In the cool honeysuckle-laced air of the morning, a Times Free Press awaits its subscriber to retrieve it.

By David Tulis

The crisis in the newspaper industry in recent years, particularly since the economic meltdown in September 2008, should prompt people who love their hometown paper to look into underlying realities they perhaps have not considered. The ravages of a credit-dependent economy during a contraction coupled with the lure of the Internet are pronounced — so grave that it might be time to look under the floorboards to see what foundation the newspaper business is built on. Rock or sand?

People who predict the extinction of the newspaper might look first into the existential nature of the newspaper, its place in the created order of reality. It is here they might find confidence in the medium’s survival despite impressive shortcomings.

The Chattanooga Times Free Press is part of the “oldpaper” industry, as our favorite economist, Gary North, tells it. Dr. North says he never buys a paper and does everything over the Internet. Arguments for why the newspaper is so worn out and feeble touch on several aspects of its embarrassing palpability. It has to be delivered physically to your house. It contains yesterday’s news. Leave today’s edition on your sunny dashboard and it yellows. It clumps when damp. Recycling old papers is a chore. A paper has limits on word count and ad space. You have to pay for it. On a cold, wet day, you have to get properly dressed to fetch the news.

The naysayers are half right. The newspaper is part of a reality that starts with creation bound by physical and moral laws beyond man’s control. Vital strictures from God’s creation bind the newspaper to the reader: Time, space and material existence. These are fundamental aspects of mankind that ideologues, science fiction novelists and gnostics pretend aren’t eternally fixed, ** but their tendrils bind the individual members of the public to the printed newspaper.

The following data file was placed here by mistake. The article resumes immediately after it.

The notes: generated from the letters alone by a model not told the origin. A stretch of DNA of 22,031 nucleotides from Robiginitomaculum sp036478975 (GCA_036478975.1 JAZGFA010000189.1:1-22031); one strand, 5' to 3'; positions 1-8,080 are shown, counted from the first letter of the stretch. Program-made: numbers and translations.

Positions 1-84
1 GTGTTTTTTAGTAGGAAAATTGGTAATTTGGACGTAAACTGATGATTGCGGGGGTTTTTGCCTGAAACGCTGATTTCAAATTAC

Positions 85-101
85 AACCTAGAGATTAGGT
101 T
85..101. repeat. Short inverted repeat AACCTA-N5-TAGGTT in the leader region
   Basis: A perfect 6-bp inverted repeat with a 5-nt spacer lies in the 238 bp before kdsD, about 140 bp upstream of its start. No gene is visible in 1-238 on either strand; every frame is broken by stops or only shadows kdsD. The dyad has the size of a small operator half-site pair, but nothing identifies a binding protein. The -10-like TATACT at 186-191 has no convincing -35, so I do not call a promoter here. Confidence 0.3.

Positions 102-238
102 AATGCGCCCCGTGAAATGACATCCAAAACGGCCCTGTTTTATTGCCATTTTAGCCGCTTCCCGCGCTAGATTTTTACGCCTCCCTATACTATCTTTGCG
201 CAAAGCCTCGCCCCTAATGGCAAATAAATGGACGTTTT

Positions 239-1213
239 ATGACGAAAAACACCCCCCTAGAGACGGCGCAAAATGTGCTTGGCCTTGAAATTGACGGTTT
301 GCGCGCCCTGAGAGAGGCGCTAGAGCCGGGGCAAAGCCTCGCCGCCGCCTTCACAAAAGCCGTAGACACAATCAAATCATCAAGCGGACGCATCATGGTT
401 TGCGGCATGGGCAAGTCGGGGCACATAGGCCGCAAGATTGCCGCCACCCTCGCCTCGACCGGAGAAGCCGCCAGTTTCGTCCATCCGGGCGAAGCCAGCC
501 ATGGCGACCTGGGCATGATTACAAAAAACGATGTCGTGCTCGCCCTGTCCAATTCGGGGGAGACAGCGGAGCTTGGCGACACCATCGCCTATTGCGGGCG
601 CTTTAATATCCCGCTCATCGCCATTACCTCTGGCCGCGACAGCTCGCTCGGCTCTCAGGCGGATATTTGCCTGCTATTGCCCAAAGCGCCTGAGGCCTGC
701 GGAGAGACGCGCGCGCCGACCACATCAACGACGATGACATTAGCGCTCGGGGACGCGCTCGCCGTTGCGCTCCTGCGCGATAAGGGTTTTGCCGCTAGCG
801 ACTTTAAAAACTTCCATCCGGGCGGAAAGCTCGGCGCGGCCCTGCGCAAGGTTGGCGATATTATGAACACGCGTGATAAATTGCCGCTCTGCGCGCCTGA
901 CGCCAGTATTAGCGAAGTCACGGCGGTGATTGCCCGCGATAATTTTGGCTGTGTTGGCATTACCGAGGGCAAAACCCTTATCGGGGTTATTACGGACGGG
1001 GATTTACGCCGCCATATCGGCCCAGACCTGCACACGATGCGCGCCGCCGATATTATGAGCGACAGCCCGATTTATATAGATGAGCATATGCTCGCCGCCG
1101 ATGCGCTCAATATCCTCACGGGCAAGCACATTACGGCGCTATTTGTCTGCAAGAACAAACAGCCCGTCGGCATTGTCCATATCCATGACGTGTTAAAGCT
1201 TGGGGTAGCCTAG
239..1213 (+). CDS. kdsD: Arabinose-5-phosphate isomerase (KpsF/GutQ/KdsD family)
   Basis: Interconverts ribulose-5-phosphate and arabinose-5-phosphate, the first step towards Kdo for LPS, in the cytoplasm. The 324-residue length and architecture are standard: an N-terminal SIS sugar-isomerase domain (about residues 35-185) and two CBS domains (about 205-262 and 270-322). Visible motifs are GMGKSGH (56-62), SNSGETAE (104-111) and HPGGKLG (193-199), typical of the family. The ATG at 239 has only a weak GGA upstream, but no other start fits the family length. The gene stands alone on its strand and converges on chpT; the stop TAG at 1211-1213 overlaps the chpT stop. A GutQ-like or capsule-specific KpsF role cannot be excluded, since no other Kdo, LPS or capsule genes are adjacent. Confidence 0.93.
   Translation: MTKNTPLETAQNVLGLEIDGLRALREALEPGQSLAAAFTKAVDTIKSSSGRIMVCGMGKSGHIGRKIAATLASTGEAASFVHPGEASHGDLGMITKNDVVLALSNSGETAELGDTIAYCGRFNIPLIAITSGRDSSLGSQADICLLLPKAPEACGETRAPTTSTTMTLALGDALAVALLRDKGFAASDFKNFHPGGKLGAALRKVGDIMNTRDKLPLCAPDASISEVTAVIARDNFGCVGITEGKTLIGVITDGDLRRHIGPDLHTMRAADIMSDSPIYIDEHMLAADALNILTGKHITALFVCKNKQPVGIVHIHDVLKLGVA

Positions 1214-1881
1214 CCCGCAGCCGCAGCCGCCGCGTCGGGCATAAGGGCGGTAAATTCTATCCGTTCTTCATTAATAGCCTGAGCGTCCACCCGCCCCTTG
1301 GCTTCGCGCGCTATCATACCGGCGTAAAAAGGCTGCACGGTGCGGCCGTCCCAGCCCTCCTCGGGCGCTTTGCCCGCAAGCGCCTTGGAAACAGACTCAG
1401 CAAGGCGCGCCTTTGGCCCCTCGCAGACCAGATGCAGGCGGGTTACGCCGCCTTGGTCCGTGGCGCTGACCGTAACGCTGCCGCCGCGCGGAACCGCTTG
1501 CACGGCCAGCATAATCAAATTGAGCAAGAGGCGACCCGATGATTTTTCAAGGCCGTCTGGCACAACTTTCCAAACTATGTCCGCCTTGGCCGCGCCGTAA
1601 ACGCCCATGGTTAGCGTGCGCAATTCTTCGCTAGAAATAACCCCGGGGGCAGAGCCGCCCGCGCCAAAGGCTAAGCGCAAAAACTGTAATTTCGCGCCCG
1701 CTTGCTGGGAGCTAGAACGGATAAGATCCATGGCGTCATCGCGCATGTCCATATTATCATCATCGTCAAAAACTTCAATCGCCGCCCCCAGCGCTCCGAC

The Internet lets us ignore essential creational and human truths the printed newspaper has an inherent power to affirm. A day’s edition has heft and is a burden for the company to deliver to my door. If the carrier doesn’t come, I don’t get my news. Yes, the paper is subject to age and moisture. But it is my paper, about my city, my county, my state and my country. The fact that my hometown newspaper circulates only 70,000 each day is not its fault, but a fact to glory in. It circulates only so far because of the delightful handicap of geography. People 60 miles away think their town is the center of the world, not my town. So they care little for my hometown product. As they care less with remoteness, I care more, being on the dot in the middle of the concentric circles on the circulation manager’s carrier chart. Only God sees every place and every event from “above” or from every angle. The Internet pretends to have that nongeographic viewpoint. Its genius as a network frees us to deny origins, birthplace, province and fromness.

But how much of that can people take?